More sad news: Suzanne Scotchmer, author of Innovation and Incentives, passed away on Jan. 30. At the time of her death Suzanne was Professor of Law, Economics, and Public Policy at the University of California, Berkeley, where she’s been since 1986. In a post on the Digitopoly blog, Joshua Gans wrote that she was “one of the most significant figures in applied economic theory over the past few decades. The loss from cancer came as a shock to many of us in the field. I can hardly imagine attending conferences without her there.” And Henry Brady, dean of Berkeley’s Goldman School of Public Policy, one of the Berkeley schools at which she held an appointment, wrote to colleagues that “Suzanne championed intellectual rigor and tough-minded thinking about public policy. She also provided us with a model of how to combine economic thinking with public policy analysis. We all learned from her example and her teaching…[She] had the gift of being able to get at the fundamental issues in any area she studied, and she constructed elegant and parsimonious models that shed light on the mechanisms at work in these areas. Her intellect was deep and profound.”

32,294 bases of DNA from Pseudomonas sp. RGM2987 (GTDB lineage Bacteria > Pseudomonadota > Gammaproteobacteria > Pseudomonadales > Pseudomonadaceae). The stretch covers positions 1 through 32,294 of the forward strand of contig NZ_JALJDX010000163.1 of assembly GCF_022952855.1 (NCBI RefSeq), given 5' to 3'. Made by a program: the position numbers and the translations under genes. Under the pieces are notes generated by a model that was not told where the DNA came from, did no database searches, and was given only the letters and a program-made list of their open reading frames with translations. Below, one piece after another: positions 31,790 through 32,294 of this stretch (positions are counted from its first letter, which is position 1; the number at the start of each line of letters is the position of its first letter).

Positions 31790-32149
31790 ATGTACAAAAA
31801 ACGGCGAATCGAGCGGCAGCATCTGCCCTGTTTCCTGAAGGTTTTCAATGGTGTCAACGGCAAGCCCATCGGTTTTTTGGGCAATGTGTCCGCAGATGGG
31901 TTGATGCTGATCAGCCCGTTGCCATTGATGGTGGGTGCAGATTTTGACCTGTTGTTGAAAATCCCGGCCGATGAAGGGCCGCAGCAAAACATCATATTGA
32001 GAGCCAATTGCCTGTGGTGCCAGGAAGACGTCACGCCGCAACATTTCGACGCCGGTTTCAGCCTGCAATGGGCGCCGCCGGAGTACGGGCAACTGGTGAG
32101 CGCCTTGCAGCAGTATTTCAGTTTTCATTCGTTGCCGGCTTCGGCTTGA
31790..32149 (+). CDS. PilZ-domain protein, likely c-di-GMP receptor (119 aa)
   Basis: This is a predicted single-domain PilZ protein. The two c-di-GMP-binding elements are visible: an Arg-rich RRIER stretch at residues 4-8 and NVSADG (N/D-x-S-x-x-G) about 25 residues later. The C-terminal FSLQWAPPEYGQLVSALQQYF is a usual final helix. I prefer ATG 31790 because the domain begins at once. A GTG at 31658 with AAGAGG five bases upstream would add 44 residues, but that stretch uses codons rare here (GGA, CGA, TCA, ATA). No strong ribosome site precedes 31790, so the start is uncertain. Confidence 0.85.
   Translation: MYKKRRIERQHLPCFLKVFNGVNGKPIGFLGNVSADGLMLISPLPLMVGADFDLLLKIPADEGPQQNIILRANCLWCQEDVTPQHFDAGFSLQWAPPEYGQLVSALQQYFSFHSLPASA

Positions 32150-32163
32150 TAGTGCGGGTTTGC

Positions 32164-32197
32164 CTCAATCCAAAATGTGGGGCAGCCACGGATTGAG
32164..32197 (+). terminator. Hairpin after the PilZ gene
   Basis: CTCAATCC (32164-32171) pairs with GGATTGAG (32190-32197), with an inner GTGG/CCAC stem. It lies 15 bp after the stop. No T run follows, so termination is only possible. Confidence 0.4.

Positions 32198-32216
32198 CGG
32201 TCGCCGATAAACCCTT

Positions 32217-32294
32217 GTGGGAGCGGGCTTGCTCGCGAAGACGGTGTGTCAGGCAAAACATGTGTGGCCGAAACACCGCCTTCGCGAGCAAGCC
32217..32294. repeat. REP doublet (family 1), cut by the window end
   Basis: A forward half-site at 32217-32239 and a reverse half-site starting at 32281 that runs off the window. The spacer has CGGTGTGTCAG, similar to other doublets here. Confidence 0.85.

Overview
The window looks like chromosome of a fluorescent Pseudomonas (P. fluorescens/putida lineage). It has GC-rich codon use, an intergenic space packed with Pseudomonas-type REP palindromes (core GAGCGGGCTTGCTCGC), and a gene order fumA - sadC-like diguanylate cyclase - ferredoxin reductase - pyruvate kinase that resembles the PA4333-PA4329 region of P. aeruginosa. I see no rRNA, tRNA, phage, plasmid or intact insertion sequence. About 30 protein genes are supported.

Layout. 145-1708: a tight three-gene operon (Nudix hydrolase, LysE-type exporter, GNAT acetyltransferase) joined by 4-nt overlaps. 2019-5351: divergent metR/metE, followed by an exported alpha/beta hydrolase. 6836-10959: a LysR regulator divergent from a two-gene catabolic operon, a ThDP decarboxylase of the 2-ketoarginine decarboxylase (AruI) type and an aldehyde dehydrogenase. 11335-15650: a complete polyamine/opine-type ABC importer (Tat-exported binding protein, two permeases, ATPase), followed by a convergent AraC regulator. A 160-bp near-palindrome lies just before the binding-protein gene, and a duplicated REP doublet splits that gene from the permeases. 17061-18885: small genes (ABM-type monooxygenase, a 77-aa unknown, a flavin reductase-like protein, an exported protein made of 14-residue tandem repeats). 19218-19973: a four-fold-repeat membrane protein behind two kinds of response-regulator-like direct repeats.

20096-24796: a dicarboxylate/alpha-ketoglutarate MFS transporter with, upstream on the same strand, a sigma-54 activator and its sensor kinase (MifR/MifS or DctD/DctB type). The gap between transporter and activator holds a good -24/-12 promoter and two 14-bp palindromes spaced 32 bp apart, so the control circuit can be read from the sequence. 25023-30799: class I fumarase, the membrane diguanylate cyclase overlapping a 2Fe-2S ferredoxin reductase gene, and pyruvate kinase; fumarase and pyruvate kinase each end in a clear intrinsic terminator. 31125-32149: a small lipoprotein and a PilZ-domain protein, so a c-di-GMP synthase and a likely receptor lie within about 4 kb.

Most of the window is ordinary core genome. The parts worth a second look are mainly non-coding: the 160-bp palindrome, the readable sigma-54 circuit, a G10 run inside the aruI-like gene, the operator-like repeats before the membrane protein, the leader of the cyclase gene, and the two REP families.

Rather than dwell on her professional work, it seems appropriate to mention her home. Scotchmer was born in Pelican Bay, a fishing village in Alaska. A visit to the bio on her Berkeley faculty page includes a series of wonderfully atmospheric stories about her upbringing that she wrote for various Alaska magazines. One that’s especially touching now is a reminiscence of her father. It begins:
My father was a fisherman, and he died at the only possible time: in winter. Summer was out of the question, because that was when he wanted to be fishing. It couldn’t have been in fall, as that would have interfered with hunting. And it couldn’t have been before Christmas; who would have kippered the fish for friends and family?”
Daddy’s accumulating medical problems made it difficult for him to fish in his last winter, and he fretted for weeks before Christmas because he did not have a fresh king salmon to kipper. Finally he kippered a frozen salmon that he had caught the previous summer. Our shipment came with fulsome apologies for the fact that the salmon had been frozen, but we and our friends thought it was wonderful. Later in the winter he lay in a Seattle hospital, unconscious of his own misery. My brother arrived from Alaska with a box full of venison and lox. I had never needed comfort food more. He died that winter, and my brother took his ashes to sea.
We don’t have kippered salmon at Christmas anymore, or even lox. I went to the delicatessen last year on December 24, and found it full of salmon, beautifully executed and reasonably priced. I dithered at the counter for at least half an hour, trying to make a choice, and trying the patience of the clerk who was helping me. Where does it come from? Alaska? Oregon? Is it wild fish or farm fish? Where was it smoked? Was it smoked over alder?
In the end I didn’t buy any. They didn’t have the right kind.
She will be missed.